Although we don't believe in timing the market or panicking over market movements, we do like to keep an eye on big changes -- just in case they're material to our investing thesis.
What: Shares of Neuralstem (CUR) a clinical-stage biopharmaceutical company fighting central nervous system disorders with neural stem-cell-based therapies -- spiked higher by as much as 15% after announcing intriguing study results for NSI-566 stem cells and their ability to improve poststroke symptoms in rats.
So what: According to Neuralstem's press release of study results that were also published in peer-reviewed journal, PLOS ONE, ischemic-stroke rats that were transplanted with Neuralstem's experimental NSI-566 cells into their brain "experienced functional improvement," and that the "grafts both survived and differentiated into neurons." The findings also appeared to demonstrate the dosing played an important role in functional improvement, with higher doses yielding better results. Neuralstem notes that there was a statistically significant difference in motor skills and neurological test improvement for rats that received 10,000 cells/ul to 20,000 cells/ul compared to rats that received 5,000 cells/ul.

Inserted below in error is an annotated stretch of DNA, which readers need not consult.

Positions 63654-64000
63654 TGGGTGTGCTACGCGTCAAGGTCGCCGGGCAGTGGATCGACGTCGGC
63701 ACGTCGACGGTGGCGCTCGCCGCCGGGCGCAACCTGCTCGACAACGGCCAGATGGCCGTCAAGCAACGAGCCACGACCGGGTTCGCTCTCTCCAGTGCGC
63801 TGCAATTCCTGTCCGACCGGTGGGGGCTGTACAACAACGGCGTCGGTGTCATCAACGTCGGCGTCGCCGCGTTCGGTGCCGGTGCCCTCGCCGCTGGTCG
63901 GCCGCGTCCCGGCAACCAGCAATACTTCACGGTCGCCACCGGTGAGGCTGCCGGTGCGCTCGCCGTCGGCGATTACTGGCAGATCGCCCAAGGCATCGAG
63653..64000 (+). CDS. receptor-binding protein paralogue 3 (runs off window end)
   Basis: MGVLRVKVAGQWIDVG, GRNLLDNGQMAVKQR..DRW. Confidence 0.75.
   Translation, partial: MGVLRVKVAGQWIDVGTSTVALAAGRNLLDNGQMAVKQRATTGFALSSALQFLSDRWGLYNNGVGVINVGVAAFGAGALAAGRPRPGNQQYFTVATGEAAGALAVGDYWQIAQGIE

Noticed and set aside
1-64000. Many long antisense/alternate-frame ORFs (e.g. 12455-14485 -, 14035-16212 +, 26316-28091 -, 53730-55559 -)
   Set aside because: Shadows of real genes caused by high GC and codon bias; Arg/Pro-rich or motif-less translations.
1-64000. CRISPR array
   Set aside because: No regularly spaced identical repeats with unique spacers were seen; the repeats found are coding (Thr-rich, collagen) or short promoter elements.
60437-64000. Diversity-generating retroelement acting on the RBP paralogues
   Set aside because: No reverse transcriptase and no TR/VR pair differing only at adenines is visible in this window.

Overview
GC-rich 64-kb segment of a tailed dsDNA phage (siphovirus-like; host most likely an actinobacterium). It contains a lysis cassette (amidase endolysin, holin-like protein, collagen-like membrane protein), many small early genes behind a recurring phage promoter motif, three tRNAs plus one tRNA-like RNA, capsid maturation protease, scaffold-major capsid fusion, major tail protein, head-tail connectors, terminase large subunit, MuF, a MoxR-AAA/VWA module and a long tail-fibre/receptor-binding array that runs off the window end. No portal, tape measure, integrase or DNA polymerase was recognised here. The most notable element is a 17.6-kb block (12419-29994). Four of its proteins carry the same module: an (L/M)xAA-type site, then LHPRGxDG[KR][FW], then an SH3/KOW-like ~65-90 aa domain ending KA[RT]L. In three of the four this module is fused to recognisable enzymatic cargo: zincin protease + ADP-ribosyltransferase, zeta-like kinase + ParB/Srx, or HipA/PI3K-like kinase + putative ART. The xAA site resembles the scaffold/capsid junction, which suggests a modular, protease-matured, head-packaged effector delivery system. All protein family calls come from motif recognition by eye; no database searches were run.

Now what: As per the norm we have plenty of preclinical and early stage excitement surrounding stem-cell therapies, but many have failed to translate into late-stage success stories be it for safety, efficacy, or simply overbearing government regulations into stem-cell research. Smaller studies like this involving rats is encouraging, but it in no way guarantees success when transferring over the human trials. As I've said previously with Neuralstem, I'd much rather wait for later-stage concrete trial data before getting in an uproar about another stem-cell-based biopharmaceutical company. With that being said, I'll glad monitor it from the sidelines.